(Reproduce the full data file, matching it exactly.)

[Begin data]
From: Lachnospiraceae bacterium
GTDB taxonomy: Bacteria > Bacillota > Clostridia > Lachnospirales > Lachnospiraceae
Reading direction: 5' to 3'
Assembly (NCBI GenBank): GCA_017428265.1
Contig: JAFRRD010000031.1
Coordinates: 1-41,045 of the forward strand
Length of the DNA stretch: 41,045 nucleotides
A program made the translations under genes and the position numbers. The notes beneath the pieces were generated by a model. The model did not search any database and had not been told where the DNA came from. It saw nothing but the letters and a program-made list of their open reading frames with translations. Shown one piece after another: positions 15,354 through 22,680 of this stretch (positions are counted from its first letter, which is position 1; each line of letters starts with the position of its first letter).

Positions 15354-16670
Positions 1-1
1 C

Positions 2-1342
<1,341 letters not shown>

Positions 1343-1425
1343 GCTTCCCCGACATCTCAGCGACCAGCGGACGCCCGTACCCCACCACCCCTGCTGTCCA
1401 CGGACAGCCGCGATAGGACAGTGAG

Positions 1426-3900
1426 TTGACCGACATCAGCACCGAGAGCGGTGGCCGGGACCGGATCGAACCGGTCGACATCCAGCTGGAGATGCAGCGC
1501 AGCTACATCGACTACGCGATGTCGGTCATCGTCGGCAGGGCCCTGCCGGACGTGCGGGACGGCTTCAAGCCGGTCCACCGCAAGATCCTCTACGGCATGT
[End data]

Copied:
From: Lachnospiraceae bacterium
GTDB taxonomy: Bacteria > Bacillota > Clostridia > Lachnospirales > Lachnospiraceae
Reading direction: 5' to 3'
Assembly (NCBI GenBank): GCA_017428265.1
Contig: JAFRRD010000031.1
Coordinates: 1-41,045 of the forward strand
Length of the DNA stretch: 41,045 nucleotides
A program made the translations under genes and the position numbers. The notes beneath the pieces were generated by a model. The model did not search any database and had not been told where the DNA came from. It saw nothing but the letters and a program-made list of their open reading frames with translations. Shown one piece after another: positions 15,354 through 22,680 of this stretch (positions are counted from its first letter, which is position 1; each line of letters starts with the position of its first letter).

Positions 15354-16670
Positions 1-1
1 C

Positions 2-1342
<1,341 letters not shown>

Positions 1343-1425
1343 GCTTCCCCGACATCTCAGCGACCAGCGGACGCCCGTACCCCACCACCCCTGCTGTCCA
1401 CGGACAGCCGCGATAGGACAGTGAG

Positions 1426-3900
1426 TTGACCGACATCAGCACCGAGAGCGGTGGCCGGGACCGGATCGAACCGGTCGACATCCAGCTGGAGATGCAGCGC
1501 AGCTACATCGACTACGCGATGTCGGTCATCGTCGGCAGGGCCCTGCCGGACGTGCGGGACGGCTTCAAGCCGGTCCACCGCAAGATCCTCTACGGCATGT